Skip to main content

DPO Survey

First national benchmark shows how different Belgian organisations are handling the GDPR requirements

Brussels, 10 October 2022


Deloitte Belgium and Beltug are issuing a report on how Belgian organisations have dealt with the requirements that are mandated by the General Data Protection Regulation (GDPR) of 2018 and how the role of data protection officers is being fulfilled in practice.

The General Data Protection Regulation (GDPR) aims to drastically improve the privacy of European citizens. All organisations need to take privacy seriously and appoint a data protection officer (DPO). With this research, Deloitte Belgium and Beltug want to offer midsized and large companies and their DPOs a benchmark to compare their own approach with that of other organisations.

The DPO plays an important role in privacy governance. This is a young profession, and companies are looking for information on how other organisations are dealing with their privacy challenges. DPOs are in a special position, as they work within the company to guide the privacy approach, yet need to stay independent. It is up to the business divisions to take the decisions and implement the privacy measures.


The role and position of the DPO varies in each organisation

The survey highlighted a big difference in how organisations employ DPOs. It was found that a bit more than half of the organisations leverage a full-time DPO and external staff to help support privacy-related issues. However, some organisations have only employed a part-time DPO, with no external support. Of course, the privacy challenges of a B2C company differ from those of an industrial factory.

Furthermore, DPOs are employed in different business units: the DPOs of 23% of the respondent organisations work in the legal department, 23% in compliance, 9% in the IT & Security department, and 45% in other departments.

“These differences demonstrate that there is not one particular, preferred DPO model that is currently being used. The survey also shows that the yearly budget that is spent on data protection compliance varies greatly between companies. Most of the respondents state that their resources have remained stable since 2018. Meanwhile, with the increasingly rapid evolution of global (digital) data protection regulations, we predict that organisations that fail to accurately determine how to deploy the DPO role and allocate appropriate resources will be at risk of falling seriously behind with their data protection obligations,”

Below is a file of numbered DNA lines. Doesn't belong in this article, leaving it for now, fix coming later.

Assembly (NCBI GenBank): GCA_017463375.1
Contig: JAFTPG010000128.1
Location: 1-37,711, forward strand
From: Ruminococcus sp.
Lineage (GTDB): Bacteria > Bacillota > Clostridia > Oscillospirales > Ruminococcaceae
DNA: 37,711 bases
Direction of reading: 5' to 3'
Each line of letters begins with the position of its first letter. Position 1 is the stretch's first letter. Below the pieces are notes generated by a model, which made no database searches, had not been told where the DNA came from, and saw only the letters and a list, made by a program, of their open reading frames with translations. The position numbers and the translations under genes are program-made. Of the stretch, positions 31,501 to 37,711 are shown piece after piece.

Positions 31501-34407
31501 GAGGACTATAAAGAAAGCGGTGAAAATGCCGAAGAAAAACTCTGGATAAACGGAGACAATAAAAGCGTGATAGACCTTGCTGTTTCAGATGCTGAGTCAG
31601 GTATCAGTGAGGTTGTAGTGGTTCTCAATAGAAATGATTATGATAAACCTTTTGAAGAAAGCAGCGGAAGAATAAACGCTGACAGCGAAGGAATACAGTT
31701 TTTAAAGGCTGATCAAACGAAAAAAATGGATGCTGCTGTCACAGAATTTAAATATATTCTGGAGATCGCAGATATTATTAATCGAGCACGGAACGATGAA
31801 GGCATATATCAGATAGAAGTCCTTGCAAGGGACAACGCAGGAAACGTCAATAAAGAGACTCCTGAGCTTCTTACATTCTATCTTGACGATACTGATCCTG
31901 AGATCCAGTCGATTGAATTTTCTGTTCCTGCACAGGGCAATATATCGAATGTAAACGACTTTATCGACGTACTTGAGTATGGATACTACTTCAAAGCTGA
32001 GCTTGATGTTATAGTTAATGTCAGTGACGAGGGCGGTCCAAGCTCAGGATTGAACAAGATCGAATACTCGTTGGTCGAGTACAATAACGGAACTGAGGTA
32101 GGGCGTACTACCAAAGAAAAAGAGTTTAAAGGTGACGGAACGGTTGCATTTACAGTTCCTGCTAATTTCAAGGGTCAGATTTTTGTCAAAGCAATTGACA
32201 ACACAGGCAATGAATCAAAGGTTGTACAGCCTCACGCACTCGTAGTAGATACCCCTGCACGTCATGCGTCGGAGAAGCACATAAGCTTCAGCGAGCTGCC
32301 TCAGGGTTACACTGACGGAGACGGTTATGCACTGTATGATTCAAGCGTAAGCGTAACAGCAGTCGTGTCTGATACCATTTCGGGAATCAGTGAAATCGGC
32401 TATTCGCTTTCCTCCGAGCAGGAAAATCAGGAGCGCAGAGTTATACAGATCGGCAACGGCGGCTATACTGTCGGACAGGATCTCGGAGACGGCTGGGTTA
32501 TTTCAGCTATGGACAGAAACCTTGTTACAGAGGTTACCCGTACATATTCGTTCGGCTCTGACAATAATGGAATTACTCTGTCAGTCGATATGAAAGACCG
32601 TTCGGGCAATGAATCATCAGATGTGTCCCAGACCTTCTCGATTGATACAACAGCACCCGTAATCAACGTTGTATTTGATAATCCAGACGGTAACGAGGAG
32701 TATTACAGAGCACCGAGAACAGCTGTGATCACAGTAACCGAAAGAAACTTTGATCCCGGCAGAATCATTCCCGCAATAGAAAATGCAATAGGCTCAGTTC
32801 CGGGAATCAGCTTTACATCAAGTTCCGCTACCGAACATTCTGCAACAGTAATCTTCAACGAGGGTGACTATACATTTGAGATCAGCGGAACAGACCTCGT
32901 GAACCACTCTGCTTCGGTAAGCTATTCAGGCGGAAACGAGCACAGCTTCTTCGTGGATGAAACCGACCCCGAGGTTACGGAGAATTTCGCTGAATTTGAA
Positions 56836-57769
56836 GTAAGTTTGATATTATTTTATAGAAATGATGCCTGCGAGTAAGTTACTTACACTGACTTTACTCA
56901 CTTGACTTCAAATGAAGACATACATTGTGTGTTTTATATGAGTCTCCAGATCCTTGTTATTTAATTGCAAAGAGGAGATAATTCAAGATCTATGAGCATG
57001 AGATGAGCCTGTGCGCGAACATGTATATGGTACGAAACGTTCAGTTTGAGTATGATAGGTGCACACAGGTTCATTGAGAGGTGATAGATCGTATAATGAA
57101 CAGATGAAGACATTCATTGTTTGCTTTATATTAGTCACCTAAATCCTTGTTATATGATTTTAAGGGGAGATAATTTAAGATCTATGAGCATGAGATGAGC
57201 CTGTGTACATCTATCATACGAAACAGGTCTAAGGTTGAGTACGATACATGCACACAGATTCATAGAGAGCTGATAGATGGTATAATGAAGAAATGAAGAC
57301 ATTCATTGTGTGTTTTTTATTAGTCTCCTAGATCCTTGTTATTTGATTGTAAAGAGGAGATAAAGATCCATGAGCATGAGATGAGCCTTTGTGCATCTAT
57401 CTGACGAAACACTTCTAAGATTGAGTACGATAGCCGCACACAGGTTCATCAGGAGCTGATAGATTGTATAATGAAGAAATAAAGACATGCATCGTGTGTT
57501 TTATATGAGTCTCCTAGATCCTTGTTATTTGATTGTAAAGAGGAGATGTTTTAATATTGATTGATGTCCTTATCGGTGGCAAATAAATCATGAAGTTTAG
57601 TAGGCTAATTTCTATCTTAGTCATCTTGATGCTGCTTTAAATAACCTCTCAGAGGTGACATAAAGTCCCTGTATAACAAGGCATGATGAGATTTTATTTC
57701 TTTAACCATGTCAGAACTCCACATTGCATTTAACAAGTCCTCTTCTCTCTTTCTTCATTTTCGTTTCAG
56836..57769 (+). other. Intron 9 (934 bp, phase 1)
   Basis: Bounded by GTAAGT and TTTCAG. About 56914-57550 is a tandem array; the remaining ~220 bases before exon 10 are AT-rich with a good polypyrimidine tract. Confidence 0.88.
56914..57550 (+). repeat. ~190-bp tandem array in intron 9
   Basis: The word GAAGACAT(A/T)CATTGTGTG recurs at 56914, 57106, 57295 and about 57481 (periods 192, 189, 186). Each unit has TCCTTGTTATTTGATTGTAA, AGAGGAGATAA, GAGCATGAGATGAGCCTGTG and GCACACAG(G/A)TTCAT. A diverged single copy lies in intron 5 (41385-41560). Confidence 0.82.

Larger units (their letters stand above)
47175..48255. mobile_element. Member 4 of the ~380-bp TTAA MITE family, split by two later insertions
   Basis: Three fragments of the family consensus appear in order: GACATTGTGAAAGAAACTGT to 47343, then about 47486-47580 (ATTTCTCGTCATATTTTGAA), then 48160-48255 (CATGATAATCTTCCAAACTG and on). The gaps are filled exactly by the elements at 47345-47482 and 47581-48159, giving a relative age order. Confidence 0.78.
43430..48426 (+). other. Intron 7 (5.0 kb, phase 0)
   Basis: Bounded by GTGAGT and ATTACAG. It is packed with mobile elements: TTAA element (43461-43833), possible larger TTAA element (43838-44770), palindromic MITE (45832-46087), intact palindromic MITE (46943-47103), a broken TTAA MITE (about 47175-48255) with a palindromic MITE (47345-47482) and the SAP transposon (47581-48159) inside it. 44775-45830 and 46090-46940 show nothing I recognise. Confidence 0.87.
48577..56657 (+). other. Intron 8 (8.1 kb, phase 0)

says Alexandra Jaspar, Director & Privacy lead Data Protection and Privacy at Deloitte.


“Additional challenges are coming, with the increasing digitisation leading to a fast-growing use of personal data.”

Areas of compliance that avoid financial or reputational harm are prioritised

The results from the survey show that the most mature areas of compliance are data subject requests and data breach management. The maturity of these compliance areas further supports the notion that organisations have chosen to prioritise those privacy compliance obligations that have a clear ‘external’ component.

“According to the DPOs in the survey, a decisive factor influencing an organisation’s priorities is legal certainty. When there are clear-cut rules applying to a certain area of compliance, it is easier for an organisation to make choices. When rules are subject to interpretation, organisations tend to be reluctant, postpone taking action and potentially challenge their DPO’s advice.”

Danielle Jacobs, CEO Beltug

The survey also found that there are significant variations in terms of maturity levels between the different data protection initiatives within each organisation. At the same time, the data protection regulatory landscape is continuously changing through new regulations, court opinions and regulatory guidance. Due to these factors, the so-called ‘baseline’ compliance expectations are shifting. This will require organisations to start focusing more on less mature data protection initiatives such as third-party data transfers, document retention, privacy by design, and so on.

Culture and change management processes are key challenges for data protection compliance

When DPOs were asked what they see as the most important challenges today, they listed cross-border data transfers, allocating (enforcing) appropriate accountability at business level, and finding where data are within the organisation.T

he survey highlights how DPOs largely believe that the governance regarding personal data and information security can be improved, and consider these areas to be more paramount in the operational landscape of their organisation. There are three central areas where there is a lack of governance: lack of awareness and support at the top management level, no clear assignment of privacy accountability or policy enforcement, and lack of workable policies and procedures.

“Working with a DPO and ensuring the right level of data protection is a question of culture and change management, because in order to achieve compliance, data protection must be effectively embedded within the entire organisation’s processes, internal rules and way of working. The DPO should not and cannot make this happen alone.”

Erik Luysterborg, Data Privacy and Data Protection partner at Deloitte

About this research

A qualitative survey of 44 targeted questions was carried out with about 30 members of the Beltug Privacy Council, who cover the major industry sectors such as finance, banking and insurance, healthcare and pharmaceuticals, and the public sector. The respondents comprise full-time and part-time DPOs appointed from large and midsized Belgian organisations.

To discover the complete report, please visit